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Plusnet router round-up 2024

Hubs included with Plusnet fibre and full fibre packages

Plusnet routers are known to be simple and reliable, offering decent Wi-Fi signal strength and low power consumption. There’s only one router in the line-up, the Plusnet Hub Two, that replaces all previous routers.

Is the Plusnet Hub Two any good? Will you need a Wi-Fi signal booster? Read on to learn everything you need to know!

What router do you get with Plusnet?

Plusnet is a popular broadband service provider and was awarded ‘Best Provider’ and ‘Best Value for Money’ in the 2023 Broadband Awards.

The company uses the BT Openreach network to provide coverage to a significant portion of the country. It is known for keen pricing and budget-friendly broadband packages which caters to a different market to its owner, BT.

Plusnet Broadband Hub: in summary

  • New customers will receive a Plusnet Hub Two router, as standard
  • The Plusnet Hub Two is an identical device to the BT Smart Hub 2
  • The Plusnet Hub Two remains the property of Plusnet. You’ll be charged for missing or damaged devices
  • You can use your own router with Plusnet Broadband, if you prefer

Plusnet provides a mixture of superfast and full fibre broadband products that all use the Plusnet Hub Two router. Does the router perform well or would you be better off using your own?

All your questions will be answered in our Plusnet router round-up!

  • What is Openreach?

    Openreach is the company that maintains the former British Telecom Network used for the majority of broadband and phone services. If a repair or installation is required, it’s Openreach who will send an engineer, not your provider.

    More than 650 service providers using the Openreach network. That’s the majority of the UK’s broadband providers. This includes Sky, TalkTalk and BT. The exception to this is Virgin Media - it uses its own, separate cable network.

All Plusnet customers will get the Plusnet Hub Two router. It replaces the Hub One and Hub Zero.

The Hub Two router is capable of handling both FTTC and FTTP (full fibre) connections and provides credible Wi-Fi network strength throughout the home.

  • What does FTTC and FTTP mean?

    Full Fibre broadband is also known as ‘Fibre To The Premises’, ‘Fibre To The Home’. This is often shortened to FTTP or FTTH. They’re all the same thing!

    Instead of copper telephone wire making up the final part of the journey from that green cabinet on the street, fibre optic cables are installed right up to your home.

    It’s amazing the difference in speed this small data journey can have. With full-fibre broadband you can expect to receive speeds of 1Gb+.

    The downside is full-fibre is only available to a small percentage of homes in the UK, and it’s taking a good while to get everyone up to speed.

The design is smart, using a white chassis reminiscent of the BT Smart Hub 2. It’s an upright Wi-Fi router with a circle on the front and all connections on the rear.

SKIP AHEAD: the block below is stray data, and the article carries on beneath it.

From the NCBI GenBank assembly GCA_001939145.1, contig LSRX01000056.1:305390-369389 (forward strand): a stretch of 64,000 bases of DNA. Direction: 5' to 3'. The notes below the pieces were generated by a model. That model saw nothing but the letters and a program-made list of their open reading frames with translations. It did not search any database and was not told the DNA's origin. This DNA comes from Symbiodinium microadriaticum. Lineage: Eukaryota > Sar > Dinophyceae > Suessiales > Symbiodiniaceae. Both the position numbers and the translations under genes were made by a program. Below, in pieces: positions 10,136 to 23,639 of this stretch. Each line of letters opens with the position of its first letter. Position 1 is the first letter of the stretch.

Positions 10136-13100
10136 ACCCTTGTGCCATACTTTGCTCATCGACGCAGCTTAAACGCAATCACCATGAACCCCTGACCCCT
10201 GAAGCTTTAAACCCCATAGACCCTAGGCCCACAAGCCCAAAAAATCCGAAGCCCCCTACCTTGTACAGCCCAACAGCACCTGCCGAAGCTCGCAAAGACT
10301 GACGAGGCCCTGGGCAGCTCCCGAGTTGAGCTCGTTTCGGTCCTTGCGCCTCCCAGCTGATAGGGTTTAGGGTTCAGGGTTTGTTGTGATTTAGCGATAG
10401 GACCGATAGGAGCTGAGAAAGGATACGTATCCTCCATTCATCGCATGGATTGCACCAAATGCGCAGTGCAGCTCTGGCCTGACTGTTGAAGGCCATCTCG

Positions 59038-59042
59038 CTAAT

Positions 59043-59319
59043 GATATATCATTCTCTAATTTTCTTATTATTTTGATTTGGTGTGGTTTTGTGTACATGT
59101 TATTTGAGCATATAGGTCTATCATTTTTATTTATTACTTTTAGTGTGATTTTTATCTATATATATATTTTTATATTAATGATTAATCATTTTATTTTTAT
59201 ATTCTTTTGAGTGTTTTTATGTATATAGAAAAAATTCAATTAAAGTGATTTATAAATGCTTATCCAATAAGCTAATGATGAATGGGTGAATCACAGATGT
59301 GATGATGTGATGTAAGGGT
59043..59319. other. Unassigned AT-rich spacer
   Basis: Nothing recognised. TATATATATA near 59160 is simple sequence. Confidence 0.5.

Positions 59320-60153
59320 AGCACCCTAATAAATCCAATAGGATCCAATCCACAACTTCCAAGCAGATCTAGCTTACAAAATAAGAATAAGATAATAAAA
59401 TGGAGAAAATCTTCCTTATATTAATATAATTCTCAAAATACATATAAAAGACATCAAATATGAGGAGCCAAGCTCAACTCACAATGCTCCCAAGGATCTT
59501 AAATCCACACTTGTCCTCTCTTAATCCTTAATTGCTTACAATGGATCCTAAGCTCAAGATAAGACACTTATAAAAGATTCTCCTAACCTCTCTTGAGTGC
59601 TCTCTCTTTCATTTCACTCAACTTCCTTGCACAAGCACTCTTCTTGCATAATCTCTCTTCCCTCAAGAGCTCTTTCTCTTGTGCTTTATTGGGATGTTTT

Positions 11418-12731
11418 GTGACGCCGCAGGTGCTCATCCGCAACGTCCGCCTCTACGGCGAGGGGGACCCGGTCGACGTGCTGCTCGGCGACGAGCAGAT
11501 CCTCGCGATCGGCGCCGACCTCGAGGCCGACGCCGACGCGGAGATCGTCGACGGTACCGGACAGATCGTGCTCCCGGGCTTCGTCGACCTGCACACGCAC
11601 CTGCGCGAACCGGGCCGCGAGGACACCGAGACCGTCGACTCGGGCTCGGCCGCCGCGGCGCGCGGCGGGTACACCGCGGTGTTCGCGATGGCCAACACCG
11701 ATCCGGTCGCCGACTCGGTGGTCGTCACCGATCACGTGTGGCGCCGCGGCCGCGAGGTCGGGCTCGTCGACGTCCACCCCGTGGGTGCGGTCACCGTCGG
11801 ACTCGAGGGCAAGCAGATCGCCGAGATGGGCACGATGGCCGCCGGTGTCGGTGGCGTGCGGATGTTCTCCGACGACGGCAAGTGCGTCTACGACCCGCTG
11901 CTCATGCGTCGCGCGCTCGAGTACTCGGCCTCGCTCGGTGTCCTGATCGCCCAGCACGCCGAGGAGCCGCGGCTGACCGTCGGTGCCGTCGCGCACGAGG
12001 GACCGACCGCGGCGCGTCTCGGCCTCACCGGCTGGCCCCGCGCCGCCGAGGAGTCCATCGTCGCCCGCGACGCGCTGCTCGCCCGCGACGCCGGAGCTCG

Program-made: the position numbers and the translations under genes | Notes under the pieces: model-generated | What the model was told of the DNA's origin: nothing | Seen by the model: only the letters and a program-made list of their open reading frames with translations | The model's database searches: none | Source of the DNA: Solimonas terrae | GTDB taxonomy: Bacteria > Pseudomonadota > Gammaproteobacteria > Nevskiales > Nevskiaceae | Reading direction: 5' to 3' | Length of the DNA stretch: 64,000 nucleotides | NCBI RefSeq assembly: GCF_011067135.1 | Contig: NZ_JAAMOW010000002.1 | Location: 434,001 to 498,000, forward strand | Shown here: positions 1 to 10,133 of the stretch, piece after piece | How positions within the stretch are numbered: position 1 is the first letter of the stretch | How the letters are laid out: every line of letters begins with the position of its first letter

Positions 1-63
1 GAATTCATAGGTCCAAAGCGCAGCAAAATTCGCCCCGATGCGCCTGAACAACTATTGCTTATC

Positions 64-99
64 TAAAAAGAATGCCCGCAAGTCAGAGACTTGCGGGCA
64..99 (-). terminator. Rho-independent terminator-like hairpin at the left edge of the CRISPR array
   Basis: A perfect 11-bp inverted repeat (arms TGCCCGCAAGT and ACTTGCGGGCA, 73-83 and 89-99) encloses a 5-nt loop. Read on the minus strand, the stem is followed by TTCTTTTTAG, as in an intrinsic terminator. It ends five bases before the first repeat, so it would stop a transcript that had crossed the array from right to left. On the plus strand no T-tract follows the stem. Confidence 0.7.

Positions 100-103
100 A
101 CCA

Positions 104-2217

The Plusnet Hub Two replaces the Plusnet Hub One, Zero and the old Technicolor 582n. All current broadband customers should be offered the option to upgrade upon request.

Plusnet Hub Two Specifications

  • Wi-Fi: Dual-band Wi-Fi radios, 2.4 GHz and 5 GHz, 3x3, 4x4, MIMO, Wi-Fi 4/5 (IEEE802.11a/n/ac), ADSL, ADSL2+ and VDSL2
  • Dual-Band Wi-Fi: Yes
  • Tri-band Wi-Fi: No
  • Ethernet: 3x gigabit Ethernet LAN, 1x gigabit Ethernet WAN
  • Extras: 1x USB 2.0, firewall

The Plusnet Hub Two is the default router for all broadband contracts. It’s a great device with simple controls and a no fills, no hassle user dashboard.

Do I get to keep my Plusnet router after my contract is over?

No, you don’t get to keep your Plusnet wireless router after your contract is over. Plusnet has three options to recycle or dispose of your old router.

  • You can return your router to Plusnet using prepaid postage.
  • You can recycle your router using an approved electronic recycling scheme.
  • You can recycle it using the WEEE, Waste Electrical and Electronic Equipment, scheme.

There’s a charge of £99 if you don’t return your router in good condition.

Is a Plusnet router easy to set up?

Yes, a Plusnet router is easy to set up. All you need to do is connect the BT wall socket to the WAN port on the router with an Ethernet cable. Whether you connect to the phone line or FTTP socket depends on the broadband package you have.

Plug the power supply into the back of the router and into the wall.

Power on and give the router a minute or two to sync with the network. You can connect via a wired Ethernet port or wireless once set up.

You’ll find the wireless settings on the back of the router, with the default Wi-Fi password and username.

Setup video for the Hub Two router:

Wireless settings guide for the Plusnet Hub Two:

How can I improve the Wi-Fi signal of my Plusnet router?

The Wi-Fi signal from the Plusnet Hub Two’s 7 antennas are pretty good, but you may need a little help if you live in a larger or older home with thicker walls.

Here are some tips to help improve your Wi-Fi signal:

Place the Plusnet Hub Two in the centre of the property: Wi-Fi uses radio waves that spread in all directions. Placing your router in the centre of your home ensures everyone gets a signal and that signal doesn’t have so far to go.

Avoid placing the router next to appliances: Large appliances like refrigerators, freezers and air conditioners can impact the radio signal.